20. BRANCH BANKING IN PAKISTAN:Remittances, Online Fund Transfer
  21. ROLE OF COMMERCIAL BANKS IN MICRO FINANCE SECTOR
  22. Mutual funds:Types of international mutual funds, Mutual funds vs. other investments
  23. Mutual Funds:Criticism of managed mutual funds, Money Market Fund
  24. Mutual Funds:Balanced Funds, Growth Funds, Specialized Funds, Measuring Risks
  25. Mutual Funds:Cost of Ownership, Redemption Fee, Reports to Shareholders
  26. Mutual Funds:Internet Fraud, The Pyramid Scheme, How to Avoid Investment Fraud
  27. Mutual Funds:Investing In International Mutual Funds, How to Pre-Select a Mutual Fund
  28. Role of Investment Banks:Recent evolution of the business, Possible conflicts of interest
  29. Letter of Credit:Elements of a Letter of Credit, Commercial Invoice, Tips for Exporters
  30. Letter of Credit and International Trade:Terminology, Risks in International Trade
  31. Foreign Exchange & Financial Institutions:Investment management firms, Exchange Traded Fund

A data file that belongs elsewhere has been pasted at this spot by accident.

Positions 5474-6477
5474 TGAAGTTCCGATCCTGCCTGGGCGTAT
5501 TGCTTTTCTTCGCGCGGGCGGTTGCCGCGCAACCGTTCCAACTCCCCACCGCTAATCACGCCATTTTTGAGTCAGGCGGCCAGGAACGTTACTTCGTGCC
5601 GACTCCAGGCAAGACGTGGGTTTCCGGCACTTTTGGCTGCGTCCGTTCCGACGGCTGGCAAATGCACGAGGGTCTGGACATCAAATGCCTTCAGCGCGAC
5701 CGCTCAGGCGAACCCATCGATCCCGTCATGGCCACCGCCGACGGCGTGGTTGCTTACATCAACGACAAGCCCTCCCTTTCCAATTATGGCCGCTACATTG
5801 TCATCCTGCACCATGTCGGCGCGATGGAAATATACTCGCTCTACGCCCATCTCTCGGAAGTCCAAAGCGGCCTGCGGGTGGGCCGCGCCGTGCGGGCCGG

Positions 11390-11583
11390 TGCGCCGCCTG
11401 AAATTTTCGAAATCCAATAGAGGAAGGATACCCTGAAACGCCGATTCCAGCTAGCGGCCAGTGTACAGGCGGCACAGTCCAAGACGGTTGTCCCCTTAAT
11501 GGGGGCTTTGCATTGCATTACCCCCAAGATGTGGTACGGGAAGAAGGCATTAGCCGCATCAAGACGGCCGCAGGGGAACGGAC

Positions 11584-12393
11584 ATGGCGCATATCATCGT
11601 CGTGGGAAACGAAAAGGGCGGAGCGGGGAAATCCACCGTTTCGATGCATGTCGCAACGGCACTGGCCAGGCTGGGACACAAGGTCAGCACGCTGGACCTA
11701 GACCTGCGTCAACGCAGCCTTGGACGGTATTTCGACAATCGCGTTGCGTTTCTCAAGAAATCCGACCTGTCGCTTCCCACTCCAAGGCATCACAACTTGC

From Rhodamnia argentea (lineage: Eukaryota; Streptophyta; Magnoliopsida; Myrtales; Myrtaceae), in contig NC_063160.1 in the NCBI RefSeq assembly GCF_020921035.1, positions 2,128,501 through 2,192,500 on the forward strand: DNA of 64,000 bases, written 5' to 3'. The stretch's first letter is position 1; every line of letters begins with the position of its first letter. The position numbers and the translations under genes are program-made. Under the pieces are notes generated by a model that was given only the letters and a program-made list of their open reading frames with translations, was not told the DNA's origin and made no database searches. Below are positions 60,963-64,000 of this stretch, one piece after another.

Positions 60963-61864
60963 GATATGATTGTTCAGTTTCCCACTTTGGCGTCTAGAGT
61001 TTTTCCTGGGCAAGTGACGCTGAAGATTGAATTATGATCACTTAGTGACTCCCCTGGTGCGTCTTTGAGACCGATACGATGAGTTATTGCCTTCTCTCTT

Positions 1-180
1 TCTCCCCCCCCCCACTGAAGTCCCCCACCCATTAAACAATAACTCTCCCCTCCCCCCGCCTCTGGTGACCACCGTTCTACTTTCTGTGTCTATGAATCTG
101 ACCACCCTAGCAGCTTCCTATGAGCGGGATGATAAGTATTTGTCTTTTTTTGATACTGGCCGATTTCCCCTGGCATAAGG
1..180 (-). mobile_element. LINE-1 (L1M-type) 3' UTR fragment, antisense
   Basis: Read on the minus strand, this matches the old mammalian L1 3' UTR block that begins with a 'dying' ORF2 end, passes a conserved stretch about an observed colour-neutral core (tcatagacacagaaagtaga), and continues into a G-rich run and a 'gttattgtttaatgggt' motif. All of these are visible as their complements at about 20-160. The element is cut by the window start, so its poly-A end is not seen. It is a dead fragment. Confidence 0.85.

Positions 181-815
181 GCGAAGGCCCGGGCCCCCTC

32. Foreign Exchange:Factors affecting currency trading, Economic conditions include
  33. Leasing Companies:Basic Purpose of Leasing, Technological Benefits
  34. The Leasing Sector in Pakistan and its Role in Capital Investment
  35. Role of Insurance Companies:Indemnification, Insurer’s business model
  36. Role of Insurance Companies:Life insurance and saving
  37. Role of financial Institutions in Agriculture Sector:What is “Revolving Credit Scheme”?
  38. Agriculture Sector and Financial Institutions of Pakistan:What is SMEs
  39. Can Government of Pakistan Lay a Pivotal Role in this Sector?:Business Environment
  40. Financial Crimes:Process of Money Laundering, Terrorist Financing
  41. DFIs & Risk Management:Managing Credit Risk, Managing Operational Risk
  42. Banking Fraud & Misleading Activities:Rogue Traders, Uninsured Deposits
  43. The Collapse of ENRON:Auditing Issues, Corporate Governance Issues, Corrective Actions
  44. Classic Financial Scandals:Corruption, Discovery, Black Wednesday
  45. RECAP:FINANCIAL INSTITUTIONS, CENTRAL BANK,